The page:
The fuel control system for Unfair is complicated by the need for the car to have multiple personalities. On one hand it needs to be able to cruise nicely, but when pushed hard, the fuel demands increase dramatically. During cruise the fuel pump may only need to deliver 4-5 gallons/hour @ 42 psi, but when running an eight-second pass, it will need 135 gallons/hour at 70 psi. By using a fuel control system that utilizes pulse width modulation (PWM), Unfair can have the best of best worlds.
Pulse width modulation is a very fast-acting electronic switching mechanism. The pulse is a square wave function where the switch is either on or off. In the on position, full battery voltage is applied to the pump. The switching function time is called the duty cycle. If the switch is turned on for 50 ms, then off for 25 ms, and repeated, the duty cycle is 66 percent [50 ms / (50 ms + 25 ms)]. By switching the fuel pump on and off very quickly, the pump only sees battery voltage when the PWM switch is on. Unlike a rheostat that would reduce voltage and increase amperage/heat, PWM simply reduces the speed of the fuel pump without the heat.
GM uses PWM technology in mass production. The new Camaros, CTS-V Cadillacs, and many others use similar PWM technologies. Why would GM choose to use a more complex fuel delivery system? The answer has two parts. The first is reliability. By slowing down the pump, wear is decreased and the chances of a warranty return are minimized, plus the pump noise is significantly reduced. The other is that the car can also have a dual personality like Unfair. Turn down the fuel pressure and flow during cruise and idle, then increase them to give the fuel injectors greater fuel delivery capability.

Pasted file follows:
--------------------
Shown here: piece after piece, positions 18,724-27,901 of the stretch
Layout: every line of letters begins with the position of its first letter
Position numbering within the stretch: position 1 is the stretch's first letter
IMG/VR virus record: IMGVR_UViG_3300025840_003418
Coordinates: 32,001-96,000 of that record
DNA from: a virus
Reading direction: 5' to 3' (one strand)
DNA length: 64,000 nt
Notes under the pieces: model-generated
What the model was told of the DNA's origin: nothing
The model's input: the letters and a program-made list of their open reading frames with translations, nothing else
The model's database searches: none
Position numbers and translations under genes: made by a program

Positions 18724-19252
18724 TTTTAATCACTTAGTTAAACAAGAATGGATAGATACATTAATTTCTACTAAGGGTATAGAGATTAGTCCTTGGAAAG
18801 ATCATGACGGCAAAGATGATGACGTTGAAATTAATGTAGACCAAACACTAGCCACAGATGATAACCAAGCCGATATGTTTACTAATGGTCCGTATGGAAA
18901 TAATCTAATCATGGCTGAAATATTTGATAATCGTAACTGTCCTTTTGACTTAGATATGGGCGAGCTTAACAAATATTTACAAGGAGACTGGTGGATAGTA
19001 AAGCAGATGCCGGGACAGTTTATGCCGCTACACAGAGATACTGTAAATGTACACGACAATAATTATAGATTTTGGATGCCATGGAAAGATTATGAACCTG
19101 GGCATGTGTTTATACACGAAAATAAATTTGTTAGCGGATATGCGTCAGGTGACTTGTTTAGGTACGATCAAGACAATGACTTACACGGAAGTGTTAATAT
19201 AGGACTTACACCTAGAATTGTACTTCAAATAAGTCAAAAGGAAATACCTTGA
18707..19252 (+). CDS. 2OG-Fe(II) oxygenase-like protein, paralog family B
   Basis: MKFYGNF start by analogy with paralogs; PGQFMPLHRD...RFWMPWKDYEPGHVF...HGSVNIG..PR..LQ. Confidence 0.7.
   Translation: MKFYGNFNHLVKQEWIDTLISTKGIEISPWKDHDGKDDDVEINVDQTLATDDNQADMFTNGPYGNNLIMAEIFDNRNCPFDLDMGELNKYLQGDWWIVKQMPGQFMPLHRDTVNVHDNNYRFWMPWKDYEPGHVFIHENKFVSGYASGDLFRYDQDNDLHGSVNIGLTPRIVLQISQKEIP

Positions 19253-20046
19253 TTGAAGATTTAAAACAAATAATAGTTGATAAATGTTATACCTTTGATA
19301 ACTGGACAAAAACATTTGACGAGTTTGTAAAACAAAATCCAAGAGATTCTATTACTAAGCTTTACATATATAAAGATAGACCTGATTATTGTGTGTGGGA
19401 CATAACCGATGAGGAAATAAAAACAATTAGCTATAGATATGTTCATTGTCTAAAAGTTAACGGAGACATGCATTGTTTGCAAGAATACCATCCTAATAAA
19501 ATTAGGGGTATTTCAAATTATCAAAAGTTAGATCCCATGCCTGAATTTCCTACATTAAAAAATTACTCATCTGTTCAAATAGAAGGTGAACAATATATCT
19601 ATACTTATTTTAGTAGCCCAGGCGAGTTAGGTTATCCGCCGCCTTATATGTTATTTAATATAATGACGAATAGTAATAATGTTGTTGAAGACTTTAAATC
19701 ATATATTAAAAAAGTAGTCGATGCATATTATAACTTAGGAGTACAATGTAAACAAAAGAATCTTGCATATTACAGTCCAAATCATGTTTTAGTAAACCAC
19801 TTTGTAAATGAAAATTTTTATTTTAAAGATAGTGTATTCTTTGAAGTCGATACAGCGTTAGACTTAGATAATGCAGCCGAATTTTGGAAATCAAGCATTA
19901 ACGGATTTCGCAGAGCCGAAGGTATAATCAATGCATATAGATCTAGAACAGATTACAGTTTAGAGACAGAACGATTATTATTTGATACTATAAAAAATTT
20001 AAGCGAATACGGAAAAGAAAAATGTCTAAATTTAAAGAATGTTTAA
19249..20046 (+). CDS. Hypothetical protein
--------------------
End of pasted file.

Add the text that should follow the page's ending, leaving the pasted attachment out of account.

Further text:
However, OEMs integrate the engine PCM and the fuel system control module (FSCM) to make it work. The FSCM is not programmable, so making the needed changes for Unfair would not be possible. That’s where VaporWorx comes in. The VaporWorx kit is a stand-alone system that requires no PCM commands to operate and can be tuned to suit the engine needs. The fuel pressure sensor output can also be monitored using the Stack instruments (Super Chevy, July ’11) to display actual fuel pressure and set alarm limits. This will also allow data logging so that fuel vs. MAP pressures can be compared and engine tuning changed as needed. The average output voltage of the PWM controller can also be monitored. Though not the true voltage, most sensors cannot react fast enough to the PWM signal and hence display an average voltage. This will give a good indication of how close the battery voltage matches the output of the PWM controller.